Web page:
What does it look like?
What is it?
We introduced a piezoelectric material, Quartz, back in January. This is a phenomena where by creating a small pressure on a crystal structure created a spark of electricity, as discovered by Pierre Curie, along with his brother Jacques. Piezoelectric materials have proved useful in a wide range of materials, not least in pacemakers.
The most commonly used piezoelectric material is known as lead zirconium titanate, or PZT (the P standing for Pd, the elemental symbol of lead). PZT is actually a material made from a mixture of lead zirconate, and lead titanate – a solid solution like Alite. The structure is based on our old friend the perovskite structure, with the lead and oxygen atoms providing the backbone of the crystal arrangement. The titanium and zirconium atoms are then disordered, and cause the tetragonal symmetry of the structure. It’s the interactions of these as the pressure is applied that creates the electricity.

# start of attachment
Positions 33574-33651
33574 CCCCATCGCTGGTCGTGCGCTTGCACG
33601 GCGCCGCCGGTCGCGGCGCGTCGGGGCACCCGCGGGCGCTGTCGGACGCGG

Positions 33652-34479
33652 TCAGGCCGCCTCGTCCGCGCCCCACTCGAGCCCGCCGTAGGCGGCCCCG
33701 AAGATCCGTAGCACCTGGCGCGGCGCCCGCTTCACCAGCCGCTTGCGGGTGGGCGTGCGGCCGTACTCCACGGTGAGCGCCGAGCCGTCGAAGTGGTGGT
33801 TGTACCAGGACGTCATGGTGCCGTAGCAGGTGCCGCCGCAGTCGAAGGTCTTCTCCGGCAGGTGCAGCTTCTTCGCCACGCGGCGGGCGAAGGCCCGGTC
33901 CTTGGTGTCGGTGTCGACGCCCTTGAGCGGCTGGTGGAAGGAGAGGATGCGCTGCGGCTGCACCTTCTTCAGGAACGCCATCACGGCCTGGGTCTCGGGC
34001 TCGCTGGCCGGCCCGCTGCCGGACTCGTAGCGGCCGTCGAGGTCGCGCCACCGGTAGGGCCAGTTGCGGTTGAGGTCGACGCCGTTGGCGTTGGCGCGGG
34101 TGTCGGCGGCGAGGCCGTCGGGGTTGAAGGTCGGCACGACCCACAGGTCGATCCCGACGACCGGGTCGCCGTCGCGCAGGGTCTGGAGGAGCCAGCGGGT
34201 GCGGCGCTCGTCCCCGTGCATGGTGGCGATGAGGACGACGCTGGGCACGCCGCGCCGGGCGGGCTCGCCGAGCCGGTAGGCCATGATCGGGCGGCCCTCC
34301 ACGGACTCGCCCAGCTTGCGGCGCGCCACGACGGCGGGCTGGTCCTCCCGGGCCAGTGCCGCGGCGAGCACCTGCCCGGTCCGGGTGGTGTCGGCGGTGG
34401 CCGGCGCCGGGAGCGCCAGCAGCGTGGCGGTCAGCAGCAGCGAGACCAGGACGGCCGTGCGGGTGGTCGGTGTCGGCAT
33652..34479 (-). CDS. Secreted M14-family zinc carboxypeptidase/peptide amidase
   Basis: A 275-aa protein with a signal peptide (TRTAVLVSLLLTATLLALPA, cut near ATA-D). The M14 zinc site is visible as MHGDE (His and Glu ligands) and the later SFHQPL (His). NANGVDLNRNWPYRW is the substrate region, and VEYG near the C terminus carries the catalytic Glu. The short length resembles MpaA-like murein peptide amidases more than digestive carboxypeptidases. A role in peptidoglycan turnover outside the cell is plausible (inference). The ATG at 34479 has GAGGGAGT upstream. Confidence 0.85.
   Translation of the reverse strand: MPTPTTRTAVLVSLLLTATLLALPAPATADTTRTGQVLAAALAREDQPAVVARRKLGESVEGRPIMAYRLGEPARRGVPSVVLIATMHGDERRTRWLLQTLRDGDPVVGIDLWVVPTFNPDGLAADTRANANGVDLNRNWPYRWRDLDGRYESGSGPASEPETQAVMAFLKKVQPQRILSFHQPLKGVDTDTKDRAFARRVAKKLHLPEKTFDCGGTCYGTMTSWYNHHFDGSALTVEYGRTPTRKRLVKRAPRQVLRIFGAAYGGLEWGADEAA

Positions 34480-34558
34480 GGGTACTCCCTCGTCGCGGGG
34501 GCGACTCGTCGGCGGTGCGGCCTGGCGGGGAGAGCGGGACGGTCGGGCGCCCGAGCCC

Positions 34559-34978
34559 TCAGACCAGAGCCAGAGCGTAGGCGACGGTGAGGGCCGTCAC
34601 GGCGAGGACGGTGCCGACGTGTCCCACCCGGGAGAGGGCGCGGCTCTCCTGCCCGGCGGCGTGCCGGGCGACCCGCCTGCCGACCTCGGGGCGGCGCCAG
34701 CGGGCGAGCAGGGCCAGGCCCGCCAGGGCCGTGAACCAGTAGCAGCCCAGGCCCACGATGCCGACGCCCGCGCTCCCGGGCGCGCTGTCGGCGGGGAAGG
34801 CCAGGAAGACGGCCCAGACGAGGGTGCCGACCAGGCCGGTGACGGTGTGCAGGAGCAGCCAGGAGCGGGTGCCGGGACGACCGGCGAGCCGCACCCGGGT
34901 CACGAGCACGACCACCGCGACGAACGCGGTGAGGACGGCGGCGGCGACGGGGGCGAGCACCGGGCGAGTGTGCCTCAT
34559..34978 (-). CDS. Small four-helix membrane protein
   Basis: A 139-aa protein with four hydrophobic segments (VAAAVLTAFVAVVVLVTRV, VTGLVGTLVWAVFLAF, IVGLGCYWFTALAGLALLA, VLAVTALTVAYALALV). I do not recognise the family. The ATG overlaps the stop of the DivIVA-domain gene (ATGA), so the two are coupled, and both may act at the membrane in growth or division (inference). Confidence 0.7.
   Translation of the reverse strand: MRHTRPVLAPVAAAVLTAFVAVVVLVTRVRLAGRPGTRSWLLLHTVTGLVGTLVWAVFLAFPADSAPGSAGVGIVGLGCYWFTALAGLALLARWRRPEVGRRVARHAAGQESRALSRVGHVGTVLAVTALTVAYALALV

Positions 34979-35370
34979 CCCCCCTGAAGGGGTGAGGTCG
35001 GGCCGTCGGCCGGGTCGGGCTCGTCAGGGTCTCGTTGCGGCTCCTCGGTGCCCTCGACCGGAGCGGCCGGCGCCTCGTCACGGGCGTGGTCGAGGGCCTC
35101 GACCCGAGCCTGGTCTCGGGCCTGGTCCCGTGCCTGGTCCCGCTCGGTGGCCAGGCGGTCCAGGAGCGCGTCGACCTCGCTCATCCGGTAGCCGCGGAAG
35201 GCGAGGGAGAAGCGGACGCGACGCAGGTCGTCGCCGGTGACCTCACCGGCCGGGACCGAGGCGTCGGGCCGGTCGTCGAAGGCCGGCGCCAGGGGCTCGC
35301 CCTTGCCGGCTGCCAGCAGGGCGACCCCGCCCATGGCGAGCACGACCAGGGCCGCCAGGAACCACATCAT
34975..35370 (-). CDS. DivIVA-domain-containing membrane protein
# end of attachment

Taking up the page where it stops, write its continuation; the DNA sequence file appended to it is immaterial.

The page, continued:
Where did the structure come from?
As it’s a solid solution, there are a multitude of crystal structures of PZT. The structure that we have featured, 1 in every 10 of the titanium atoms is substituted with a Zirconium atom, and is #1513334 in the open crystallography database.